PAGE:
BARRY NORMAN: FILM OF THE DAY
Die Another Day ★★★
First released 40 years after the first Bond film, Dr No, this pays homage to its predecessor by having Halle Berry emerge, bikini-clad like Ursula Andress before her, from the sea. Pierce Brosnan plays 007 and the bad guys are North Koreans in cahoots with sinister, diamonds-obsessed billionaire Toby Stephens, who is eager to rule the world. Basically, then, the same old same old but if you’re happy with that you’ll be happy with this. On his third outing, Brosnan eases comfortably into the role, Judi Dench is M, John Cleese the eccentric Q and Berry is both eye candy and an efficient agent herself. Interesting locations, spectacular stunts, nasty villains and, well, it’s a Bond movie, what more can I say?
Hobson’s Choice ★★★★
Director David Lean may be best remembered for his epics such as Lawrence of Arabia and Doctor Zhivago, but before such bank-holiday engulfing fare he earned his spurs on smaller-scale productions such as this. Victorian Salford is the setting for a comic story starring Charles Laughton as the overbearing, boozy and bone-idle owner of a boot-making business, whose shrewd spinster daughter becomes his fiercest rival. John Mills plays the man whose fabulous footwear is vital to each of their success. Look out, too, for Prunella Scales (Sybil from Fawlty Towers) in an early role.
The Adventures of Robinson Crusoe ★★★★
Given that he began his cinematic career (and to quote the Pixies) “slicing up eyeballs”, and went on to create political, moral and religious outrage with his later works, Luis Bunuel would seem a strange choice to adapt this Daniel Defoe classic. But while it may not be as surreal and subversive as his other films, this tale of a man left to his own devices on a desert island still has much to say about the human condition. Dan O’Herlihy was Oscar-nominated for his performance as Crusoe, only to lose out to Marlon Brando in On the Waterfront.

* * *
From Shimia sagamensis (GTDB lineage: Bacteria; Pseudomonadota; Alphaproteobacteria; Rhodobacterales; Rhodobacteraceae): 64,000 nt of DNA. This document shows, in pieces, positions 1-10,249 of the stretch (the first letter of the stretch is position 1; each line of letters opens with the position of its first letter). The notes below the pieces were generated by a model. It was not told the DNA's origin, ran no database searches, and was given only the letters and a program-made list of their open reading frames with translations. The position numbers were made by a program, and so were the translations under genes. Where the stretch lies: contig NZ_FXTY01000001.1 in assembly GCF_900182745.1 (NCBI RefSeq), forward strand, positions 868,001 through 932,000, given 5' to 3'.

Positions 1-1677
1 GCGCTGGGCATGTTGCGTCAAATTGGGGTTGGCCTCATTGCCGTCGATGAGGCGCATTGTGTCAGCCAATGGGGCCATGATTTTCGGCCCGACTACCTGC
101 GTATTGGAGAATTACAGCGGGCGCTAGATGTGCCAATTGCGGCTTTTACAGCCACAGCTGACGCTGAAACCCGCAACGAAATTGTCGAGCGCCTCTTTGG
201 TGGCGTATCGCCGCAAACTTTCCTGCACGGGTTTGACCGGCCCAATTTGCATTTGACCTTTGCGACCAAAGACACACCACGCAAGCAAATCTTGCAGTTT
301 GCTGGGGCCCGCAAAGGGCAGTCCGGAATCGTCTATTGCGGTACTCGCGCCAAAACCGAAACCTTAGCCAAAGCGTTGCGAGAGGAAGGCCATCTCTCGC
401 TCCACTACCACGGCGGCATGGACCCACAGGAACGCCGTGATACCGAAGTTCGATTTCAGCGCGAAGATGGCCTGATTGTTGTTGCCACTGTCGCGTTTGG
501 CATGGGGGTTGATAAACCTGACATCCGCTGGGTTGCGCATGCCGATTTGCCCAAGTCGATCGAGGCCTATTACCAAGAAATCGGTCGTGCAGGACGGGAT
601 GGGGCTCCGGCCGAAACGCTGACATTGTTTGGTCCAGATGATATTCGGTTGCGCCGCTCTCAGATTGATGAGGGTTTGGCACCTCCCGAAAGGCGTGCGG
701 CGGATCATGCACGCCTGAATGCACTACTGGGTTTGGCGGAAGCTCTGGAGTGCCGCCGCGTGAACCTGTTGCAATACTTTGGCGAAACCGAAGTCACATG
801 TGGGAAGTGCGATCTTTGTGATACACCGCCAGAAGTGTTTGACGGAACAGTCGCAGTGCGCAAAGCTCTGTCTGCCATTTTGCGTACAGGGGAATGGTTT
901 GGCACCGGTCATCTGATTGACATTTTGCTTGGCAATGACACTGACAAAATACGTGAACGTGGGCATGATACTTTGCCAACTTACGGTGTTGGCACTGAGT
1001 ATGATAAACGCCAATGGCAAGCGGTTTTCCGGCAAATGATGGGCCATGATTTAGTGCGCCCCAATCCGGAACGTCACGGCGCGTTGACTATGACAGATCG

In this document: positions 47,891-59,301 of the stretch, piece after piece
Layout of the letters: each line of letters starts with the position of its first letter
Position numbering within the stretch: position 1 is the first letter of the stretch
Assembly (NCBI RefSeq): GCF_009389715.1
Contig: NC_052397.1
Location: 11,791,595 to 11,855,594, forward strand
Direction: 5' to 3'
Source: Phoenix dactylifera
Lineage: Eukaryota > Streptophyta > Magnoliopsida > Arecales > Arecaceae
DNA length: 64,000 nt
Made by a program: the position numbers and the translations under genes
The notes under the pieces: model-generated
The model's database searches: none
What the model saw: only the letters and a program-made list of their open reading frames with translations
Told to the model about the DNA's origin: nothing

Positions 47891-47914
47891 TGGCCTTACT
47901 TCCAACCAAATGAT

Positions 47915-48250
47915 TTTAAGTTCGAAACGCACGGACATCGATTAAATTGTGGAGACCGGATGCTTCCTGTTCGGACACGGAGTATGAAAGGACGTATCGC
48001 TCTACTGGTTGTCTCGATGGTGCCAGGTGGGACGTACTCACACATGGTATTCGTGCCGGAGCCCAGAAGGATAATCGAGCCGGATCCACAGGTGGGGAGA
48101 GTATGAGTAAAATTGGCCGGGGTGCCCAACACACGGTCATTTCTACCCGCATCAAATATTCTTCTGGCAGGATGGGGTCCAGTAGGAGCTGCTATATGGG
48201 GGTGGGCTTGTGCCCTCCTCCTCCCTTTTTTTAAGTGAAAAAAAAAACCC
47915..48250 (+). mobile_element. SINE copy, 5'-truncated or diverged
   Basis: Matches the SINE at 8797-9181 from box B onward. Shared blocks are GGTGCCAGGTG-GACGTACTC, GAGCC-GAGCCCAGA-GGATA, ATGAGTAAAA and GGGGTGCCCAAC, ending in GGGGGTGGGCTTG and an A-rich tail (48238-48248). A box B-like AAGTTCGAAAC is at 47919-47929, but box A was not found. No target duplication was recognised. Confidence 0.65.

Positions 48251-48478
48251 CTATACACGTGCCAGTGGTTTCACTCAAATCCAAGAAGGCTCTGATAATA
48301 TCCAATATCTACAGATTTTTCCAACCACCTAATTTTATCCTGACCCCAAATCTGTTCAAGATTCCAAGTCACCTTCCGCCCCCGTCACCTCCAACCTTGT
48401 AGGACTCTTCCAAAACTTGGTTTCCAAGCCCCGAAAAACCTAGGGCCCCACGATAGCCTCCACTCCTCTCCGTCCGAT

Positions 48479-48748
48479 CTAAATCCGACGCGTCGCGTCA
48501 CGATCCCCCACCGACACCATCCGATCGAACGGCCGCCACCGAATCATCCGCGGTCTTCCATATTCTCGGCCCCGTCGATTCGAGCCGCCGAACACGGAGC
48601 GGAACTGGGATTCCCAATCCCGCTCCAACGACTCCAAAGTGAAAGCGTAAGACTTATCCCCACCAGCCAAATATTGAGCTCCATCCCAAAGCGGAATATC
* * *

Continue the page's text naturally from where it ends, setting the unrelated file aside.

The Hunt for Red October ★★★★
Sean Connery sports one of his more unlikely hair pieces in this Cold War thriller, which sees him play the captain of a wily Russian submarine that’s headed for American waters. With the experimental vessel nigh-on undetectable in the water and carrying a nuclear payload, it’s left to CIA analyst Jack Ryan (Alec Baldwin) to figure out if the Russian is a friend or foe. He’s not the only one in the dark, either, as Die Hard director John McTiernan keeps his cards close to his chest, meaning you’ll have to see this one out to discover if the world goes kaboom at the end.
Under Siege ★★★★
Steven Seagal action movies are a bit of a joke these days (the guy can barely move), so here’s a kind reminder of him in his prime. He stars as the ship’s cook who becomes the US Navy’s last line of defence when terrorist Tommy Lee Jones commanders the USS Missouri. Fortunately, Seagal is as handy with his fists as he is with a frying pan, and pretty soon he’s cracking open that big ‘ol can of whoop-ass and dishing out the punishment. Sure the concept is hard to swallow, but it’s all done in such a deliciously self-aware way that you’ll be demanding seconds. Or Under Siege 2, as it’s otherwise known.